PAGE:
In the world of Monster Monpiece, young heroines find themselves paired with monster girls. When the Lost, an ethereal darkness that drags in helpless souls, begins its corruption, it’s up to May, Fia, and Karen to save the world. This card-battling game is a digital exclusive for the PlayStation Vita, but should it have reached a larger audience on store shelves, or is it appropriately hidden behind a Mature rating as a downloadable title?
Monster Monpiece is an oddball of a game; it’s a heavily-Japanese stylized card battling game featuring a very unique mechanic (and very questionable graphics) that has reached US shores as a digital exclusive for the PlayStation Vita. Publisher Idea Factory has some history with this type of game, having released the Hyperdimension Neptunia titles to some apparent success (if not much positivity from critics), but it’s certainly an outlier.
The story is light and forgettable, yet another “explore the world with your best friend/partner and collect items that may save or doom humanity” plot, only with dressed-down fox archer girls at your side, instead of electric mice or spinning tops.
The game’s systems are slowly doled out to the player, but it’s never completely explained, even by the end. There are multiple battle styles, every character has a race and type (e.g. “vampire” and “beast”), and there are all kinds of subsystems that interact in various ways. But not all of it makes sense. The grid system that you place cards on is simple enough to understand, though, and the occasional confusion didn’t stop me from completing the game.
More irritating is the speed at which scenes play out. Many RPGs feature ways to speed up text, remove timely animations, and more, but Monster Monpiece has nothing of the sort. Many times, you’ll know that you’ve mathematically have won the fight, but you’ll still have a minute or two of going through the motions to get there. The same goes for opening card packs; if you max out money and decide to buy 99 packs of the cards only available after beating the game, you’re going to spend some time individually opening each pack. It’s a waste of time, and makes the game much longer than it should be. However, the complete lack of an over world means that outside interactions happen relatively quickly. Look at the map, select the next location, and you’re instantly at a new path, a boss battle, or some new cards/money/rub points.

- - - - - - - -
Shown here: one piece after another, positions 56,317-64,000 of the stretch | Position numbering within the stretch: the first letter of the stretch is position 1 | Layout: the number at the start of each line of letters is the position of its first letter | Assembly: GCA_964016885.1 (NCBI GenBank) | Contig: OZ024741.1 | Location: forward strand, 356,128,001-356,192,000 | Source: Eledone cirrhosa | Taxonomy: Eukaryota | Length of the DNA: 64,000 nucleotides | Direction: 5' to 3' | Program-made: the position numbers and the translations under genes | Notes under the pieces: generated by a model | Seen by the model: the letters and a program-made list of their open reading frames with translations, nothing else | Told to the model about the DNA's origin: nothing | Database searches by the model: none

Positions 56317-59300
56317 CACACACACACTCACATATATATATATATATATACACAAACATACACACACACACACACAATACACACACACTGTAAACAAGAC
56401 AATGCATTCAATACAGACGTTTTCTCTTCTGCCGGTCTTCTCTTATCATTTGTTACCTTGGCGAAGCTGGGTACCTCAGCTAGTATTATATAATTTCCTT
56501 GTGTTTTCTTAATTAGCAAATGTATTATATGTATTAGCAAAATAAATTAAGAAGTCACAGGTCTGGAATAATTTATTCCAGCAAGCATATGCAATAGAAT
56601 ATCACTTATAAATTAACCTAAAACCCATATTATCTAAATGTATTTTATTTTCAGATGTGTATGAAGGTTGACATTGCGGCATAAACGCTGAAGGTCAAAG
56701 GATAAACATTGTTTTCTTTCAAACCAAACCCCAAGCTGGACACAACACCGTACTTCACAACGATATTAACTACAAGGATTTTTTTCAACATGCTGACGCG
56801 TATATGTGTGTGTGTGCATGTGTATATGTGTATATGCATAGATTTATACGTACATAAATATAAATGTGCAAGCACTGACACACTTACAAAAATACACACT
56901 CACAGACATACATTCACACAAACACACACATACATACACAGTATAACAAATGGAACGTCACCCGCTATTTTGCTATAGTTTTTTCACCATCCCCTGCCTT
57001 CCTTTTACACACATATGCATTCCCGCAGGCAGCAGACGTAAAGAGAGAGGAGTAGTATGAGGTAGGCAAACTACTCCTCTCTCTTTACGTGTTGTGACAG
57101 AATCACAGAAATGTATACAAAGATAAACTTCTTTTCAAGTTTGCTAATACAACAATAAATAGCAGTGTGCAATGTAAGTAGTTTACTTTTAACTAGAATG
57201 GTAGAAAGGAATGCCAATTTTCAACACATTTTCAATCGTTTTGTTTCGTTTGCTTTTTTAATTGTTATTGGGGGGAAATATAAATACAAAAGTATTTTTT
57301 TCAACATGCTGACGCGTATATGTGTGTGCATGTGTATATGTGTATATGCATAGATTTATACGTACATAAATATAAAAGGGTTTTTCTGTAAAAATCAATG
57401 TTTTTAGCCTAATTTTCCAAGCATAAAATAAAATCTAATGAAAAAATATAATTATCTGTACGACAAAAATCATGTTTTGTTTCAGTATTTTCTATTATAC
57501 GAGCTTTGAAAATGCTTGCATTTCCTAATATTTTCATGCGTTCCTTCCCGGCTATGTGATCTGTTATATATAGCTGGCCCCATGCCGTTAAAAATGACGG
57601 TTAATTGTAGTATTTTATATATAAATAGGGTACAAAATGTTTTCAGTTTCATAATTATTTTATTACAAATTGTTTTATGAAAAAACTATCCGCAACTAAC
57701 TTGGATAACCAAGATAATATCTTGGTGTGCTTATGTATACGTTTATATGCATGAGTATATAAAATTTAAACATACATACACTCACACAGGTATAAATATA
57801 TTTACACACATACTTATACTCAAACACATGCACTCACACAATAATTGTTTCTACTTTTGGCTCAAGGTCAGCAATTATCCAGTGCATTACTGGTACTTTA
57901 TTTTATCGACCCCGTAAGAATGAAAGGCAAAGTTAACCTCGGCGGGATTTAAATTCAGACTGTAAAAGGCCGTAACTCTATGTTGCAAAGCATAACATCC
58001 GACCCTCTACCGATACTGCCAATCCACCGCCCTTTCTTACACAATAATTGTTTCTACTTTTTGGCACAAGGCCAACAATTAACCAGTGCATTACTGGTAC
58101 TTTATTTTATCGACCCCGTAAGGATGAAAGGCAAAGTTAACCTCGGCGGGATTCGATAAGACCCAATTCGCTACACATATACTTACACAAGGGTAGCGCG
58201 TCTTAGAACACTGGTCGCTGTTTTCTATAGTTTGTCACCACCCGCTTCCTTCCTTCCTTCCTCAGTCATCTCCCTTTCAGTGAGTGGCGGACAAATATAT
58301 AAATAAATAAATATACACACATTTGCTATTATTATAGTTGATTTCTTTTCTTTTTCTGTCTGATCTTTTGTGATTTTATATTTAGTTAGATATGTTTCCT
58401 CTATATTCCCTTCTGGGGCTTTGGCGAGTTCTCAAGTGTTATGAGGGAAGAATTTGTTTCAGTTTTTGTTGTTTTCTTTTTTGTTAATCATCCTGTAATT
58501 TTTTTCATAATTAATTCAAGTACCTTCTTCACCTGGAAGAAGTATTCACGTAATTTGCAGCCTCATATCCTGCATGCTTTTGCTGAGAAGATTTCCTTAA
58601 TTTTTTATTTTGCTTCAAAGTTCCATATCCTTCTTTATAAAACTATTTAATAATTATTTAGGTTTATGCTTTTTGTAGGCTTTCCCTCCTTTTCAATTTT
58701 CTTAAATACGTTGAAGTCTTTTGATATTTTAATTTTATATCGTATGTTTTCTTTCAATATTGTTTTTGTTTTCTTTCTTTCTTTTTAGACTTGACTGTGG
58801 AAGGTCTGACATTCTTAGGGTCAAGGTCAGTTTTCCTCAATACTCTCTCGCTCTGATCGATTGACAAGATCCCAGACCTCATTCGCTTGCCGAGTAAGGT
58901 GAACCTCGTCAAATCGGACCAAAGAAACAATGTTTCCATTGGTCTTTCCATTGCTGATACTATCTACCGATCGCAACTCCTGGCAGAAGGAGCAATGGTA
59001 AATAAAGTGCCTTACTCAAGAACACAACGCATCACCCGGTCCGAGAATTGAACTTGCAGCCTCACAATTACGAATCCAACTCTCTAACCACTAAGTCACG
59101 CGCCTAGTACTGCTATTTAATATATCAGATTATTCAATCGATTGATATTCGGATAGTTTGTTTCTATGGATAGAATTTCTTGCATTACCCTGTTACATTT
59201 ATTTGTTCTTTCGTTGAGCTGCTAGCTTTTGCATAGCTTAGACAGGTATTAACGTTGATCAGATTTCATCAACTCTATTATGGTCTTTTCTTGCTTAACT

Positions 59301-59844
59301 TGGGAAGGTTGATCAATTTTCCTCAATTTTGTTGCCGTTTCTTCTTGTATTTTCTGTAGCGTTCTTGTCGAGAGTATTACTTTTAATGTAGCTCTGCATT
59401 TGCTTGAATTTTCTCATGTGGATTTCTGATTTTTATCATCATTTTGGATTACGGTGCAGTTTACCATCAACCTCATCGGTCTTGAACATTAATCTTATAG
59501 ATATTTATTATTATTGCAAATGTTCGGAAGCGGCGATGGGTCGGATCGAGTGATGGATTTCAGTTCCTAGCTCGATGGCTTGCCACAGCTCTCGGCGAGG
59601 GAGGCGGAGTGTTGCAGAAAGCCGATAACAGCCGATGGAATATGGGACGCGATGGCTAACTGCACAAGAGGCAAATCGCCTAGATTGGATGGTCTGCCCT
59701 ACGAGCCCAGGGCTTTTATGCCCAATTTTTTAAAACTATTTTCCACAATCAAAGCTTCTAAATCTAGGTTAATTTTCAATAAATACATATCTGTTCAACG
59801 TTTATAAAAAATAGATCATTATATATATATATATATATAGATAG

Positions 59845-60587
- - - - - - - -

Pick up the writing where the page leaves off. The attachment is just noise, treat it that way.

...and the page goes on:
Speaking of rub points, Monster Monpiece came to prominence thanks to its “Rub System.” Outside of combat, you’re given a chance to unlock the inner power of cards by rotating your Vita sideways and displaying the card you wish to upgrade full screen. In this mini-game-esque mode, you are encouraged to rub the monster girls. Pinch, squeeze, tap, and if you do well enough, you’ll enter a mode where you have to grab both sides of the Vita and stroke up and down as fast you can to fill up your meter.
In case the description wasn’t clear enough: Yes, you are told to simulate masturbation on your console.
This mode is understandably Monster Monpiece‘s most notorious feature, but also one of its most frustrating. You have to go through it bit by bit: rubbing the girls’ feet, pinching the napes of their necks, etc. Though once you’ve gotten the hang of it, you’ll just rapidly tap the screen in most erogenous zones and look for the tell-tale heart icon, at which point you shift focus.
These scenes are not subtitled, so while you’ll hear moans and Japanese phrases while you do it, it’s not clear if they’re just errata or actually giving you indications of how to do better (“move up,” “not there,” etc.).
Notably, the American release was censored, but in an awkward way. Each card levels up, and the localization team removed the artwork of the top levels of seventeen cards while keeping the cards themselves in play. The decision was made due to the apparent youth of the drawings despite the characters ostensibly being hundreds of years old, an unfortunate result of stereotypical Japanese character design. But it’s odd when the art doesn’t change to reflect the final level up, and it makes the game seem incomplete.
As does the subpar translation. There’s a handful of poorly-edited dialogue scenes that could be simply fixed with a second glance, such as improper usage of “than” instead of “then,” and even one absent line break makes a card description disappear behind other card elements. I
So is Monster Monpiece worth your time? Yes, but it’s not something you’ll stick with. It’s definitely a fun pick-up-and-play game, taking on a few battles every night to progress the story as you head off to bed, but it’s not the kind of thing you’d devote your life to. Some of its elements are creepy – and not in a good way – and it’s clear that very little effort was put into the localization, but overall it’s a solid, if unspectacular, game.